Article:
Any questions for Jess? Do you have any genetically inherited oddities? My grandpa, dad and I all have crooked pinkies!

10 Comments

Leena

This may be a rude question but I'm just too curious to not ask. I'm sorry if it offends you.

Does EDS have any effect on how wrinkly you'll get when you grow old? As far as I know, wrinkles are connected with the loss of elasticity in the skin… Would EDS make you one of those wrinkle-free grandmothers (or general old ladies if you don't have children/grandchildren)?

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EmeriLizzie

I also have EDS. But I have a mix of Hyper-Mobile, Classic, and Vascular. I wasn't diagnosed until I was 33 by a geneticist at the University of Iowa. I don't have the stretchy skin but my brother does! We were adopted into the same family as kids. He's never been formally diagnosed but I'm sure he has EDS!

Suzanne
AKA
@MeriLizzie

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Tiffany

EDS runs in my family. My mother has fairly stretchy skin, and she and all her sisters all can bend over and put both palms flat on the floor (and they're 50+!). I can pull my fingers out of their sockets (used to do it as a kid in school while fidgeting, never realized it wasn't normal) and I always have strange bruises too. Luckily no one in my family has had any of the adverse effects but since my mother was diagnosed with it several years ago, we realized all the females in the family had it.

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Allison

Thank you so much for contributing this! I also have a mild version of a collagen-related disorder, but it's autoimmune and not genetic (morphea, a type of scleroderma, for the nerds out there). Although it only started developing 6 years ago (age 14) and it doesn't make my skin stretchy (just really weird- and bruised-looking in patches), I related so much to your experience – from being put on display to all the doctors and interns, to getting weird looks and questions about my "bruises," to the frustration of having a disease without a cure – thank you so much for sharing your story, Jess.

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Ali

Ahhh I remember being diagnoised with Classical EDS when I was a teenager and one of the girls at school telling me I was making it up as her mum, a nurse, had never heard of it.

I find things are slightly better these days but I still have to explain it a lot.

There's not a lot of research being done in the UK, but one of my friends from Uni ended up working for one of two professors researching EDS in the UK. It was really useful to have someone to put stupid questions too as I had been pretty much left to get on with it after my intial diagnosis.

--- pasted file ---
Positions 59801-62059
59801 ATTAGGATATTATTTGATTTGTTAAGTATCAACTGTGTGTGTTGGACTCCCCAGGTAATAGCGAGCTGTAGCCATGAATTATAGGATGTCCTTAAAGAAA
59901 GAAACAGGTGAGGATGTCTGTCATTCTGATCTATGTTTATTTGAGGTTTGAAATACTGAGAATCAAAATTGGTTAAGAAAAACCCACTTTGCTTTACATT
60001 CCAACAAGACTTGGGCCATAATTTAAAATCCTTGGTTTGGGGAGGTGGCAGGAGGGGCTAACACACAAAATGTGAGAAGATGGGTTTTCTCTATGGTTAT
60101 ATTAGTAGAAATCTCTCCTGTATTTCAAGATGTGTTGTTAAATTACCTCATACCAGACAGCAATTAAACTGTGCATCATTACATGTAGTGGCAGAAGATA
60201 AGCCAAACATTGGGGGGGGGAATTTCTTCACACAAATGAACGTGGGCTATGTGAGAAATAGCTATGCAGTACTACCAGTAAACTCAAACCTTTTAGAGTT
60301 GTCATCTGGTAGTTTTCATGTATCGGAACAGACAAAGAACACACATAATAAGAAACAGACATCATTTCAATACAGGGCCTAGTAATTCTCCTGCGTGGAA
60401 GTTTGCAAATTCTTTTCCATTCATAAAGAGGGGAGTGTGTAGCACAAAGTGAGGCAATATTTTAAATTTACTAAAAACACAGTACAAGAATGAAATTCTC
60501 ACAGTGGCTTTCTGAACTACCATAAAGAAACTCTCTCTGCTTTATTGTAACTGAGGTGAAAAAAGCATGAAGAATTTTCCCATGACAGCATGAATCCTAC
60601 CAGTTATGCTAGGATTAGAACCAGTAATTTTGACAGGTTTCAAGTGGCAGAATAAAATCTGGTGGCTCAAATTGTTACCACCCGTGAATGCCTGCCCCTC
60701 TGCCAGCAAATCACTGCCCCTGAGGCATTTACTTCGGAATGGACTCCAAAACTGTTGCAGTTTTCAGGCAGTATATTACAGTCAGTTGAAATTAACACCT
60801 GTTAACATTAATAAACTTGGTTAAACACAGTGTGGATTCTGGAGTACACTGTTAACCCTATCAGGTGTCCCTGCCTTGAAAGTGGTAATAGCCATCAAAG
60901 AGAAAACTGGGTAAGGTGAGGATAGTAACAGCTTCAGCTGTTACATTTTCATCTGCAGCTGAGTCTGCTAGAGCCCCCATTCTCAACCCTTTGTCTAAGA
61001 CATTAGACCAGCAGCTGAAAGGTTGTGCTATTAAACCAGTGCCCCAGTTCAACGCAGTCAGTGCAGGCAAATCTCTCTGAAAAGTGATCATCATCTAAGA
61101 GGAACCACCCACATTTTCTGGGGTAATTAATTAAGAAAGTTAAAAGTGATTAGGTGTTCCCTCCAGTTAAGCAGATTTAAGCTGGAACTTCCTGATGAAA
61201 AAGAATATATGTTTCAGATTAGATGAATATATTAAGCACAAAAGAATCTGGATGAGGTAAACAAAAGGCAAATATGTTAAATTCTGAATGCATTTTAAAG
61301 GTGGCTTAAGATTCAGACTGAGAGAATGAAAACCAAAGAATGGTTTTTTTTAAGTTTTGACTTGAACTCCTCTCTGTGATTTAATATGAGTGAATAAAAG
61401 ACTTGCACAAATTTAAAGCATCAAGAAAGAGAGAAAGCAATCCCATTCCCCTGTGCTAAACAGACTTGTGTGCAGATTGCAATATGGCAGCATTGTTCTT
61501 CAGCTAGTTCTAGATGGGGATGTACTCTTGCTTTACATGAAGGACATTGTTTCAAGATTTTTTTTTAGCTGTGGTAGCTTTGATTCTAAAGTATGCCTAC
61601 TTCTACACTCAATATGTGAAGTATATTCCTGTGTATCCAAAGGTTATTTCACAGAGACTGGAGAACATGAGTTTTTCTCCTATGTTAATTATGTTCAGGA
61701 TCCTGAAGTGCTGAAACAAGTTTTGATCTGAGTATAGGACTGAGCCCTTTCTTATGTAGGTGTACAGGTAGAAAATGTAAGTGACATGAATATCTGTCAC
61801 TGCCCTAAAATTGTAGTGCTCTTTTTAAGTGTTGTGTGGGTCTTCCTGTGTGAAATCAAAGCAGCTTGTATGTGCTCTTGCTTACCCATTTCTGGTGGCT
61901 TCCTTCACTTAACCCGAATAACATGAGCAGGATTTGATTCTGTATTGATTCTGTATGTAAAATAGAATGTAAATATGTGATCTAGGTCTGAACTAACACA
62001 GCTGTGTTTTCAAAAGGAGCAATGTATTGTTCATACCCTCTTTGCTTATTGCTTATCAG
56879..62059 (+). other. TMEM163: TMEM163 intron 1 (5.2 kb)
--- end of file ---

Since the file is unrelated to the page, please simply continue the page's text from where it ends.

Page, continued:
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jholm

Leena — I actually get quite a few impertinent questions about my sex life (heh heh, are you stretchy…everywhere?) so a wrinkles questions is totally tame!

I think it's a little different, person to person, but according to my doctor (and my normal 30-year-old person's crow's feet), I'll likely wrinkle up pretty much like everyone else!

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Nats

My Grandfather broke both of his pinkies, on seperate occasions, after my mother was born. When I was born, I had exaclty the same thing. I know its nothing like stretchy skin, but its a genetic oddity. I think its amazing how cool you are with people oggling you at hospitals.

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fledgeless

Hi Sarah, long time reader, first time commenter. My comment would be to consider how appropriate it is to label EDS a disorder or an oddity. My suggestion is to label it a "evolutionary novelty." And of course, some of these novelties and their propagation are what made humans what they are today.

I had the pleasure of being in a relationship with someone with EDS. I'll admit that it was difficult for me to appreciate how this condition resulted in her having a different approach to the world than me. In the same way, I am still adjusting to how women view the world (on average, of course) in comparison to men. For example, I have been less fearful of crime than the women I've dated.

I like to push myself and I do take physical risks. Yet, on reflection, I am more impressed with the feats my ex-girlfriend accomplished. She has run distances that her "able-bodied" friends haven't even attempted. She watched over cuddly but unpredictable cats. Deep in the backcountry, we picked ticks off each other's sweaty bodies. At times, things didn't go completely right. One of my favorite Christmas gifts was when she made a first aid kit for us. She had to put aside her dream of becoming a MMA fighter maybe, but she is still a vivacious and adventurous woman for whom I exuded a steady stream of love.

Allison – Just remember that you solely determine what "weird" is. It's just an ingredient in the unique cocktail that is you.

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Katie, Interrobangs Anonymous

How interesting – Jess, thanks for sharing your story! I went to CU for Museum Studies, too, and I may have even met you on one of your Intro to Museums field trips (Fort Collins Museum & Discovery Science Center?). I know how bangy and bruisey museum work can be, so be careful!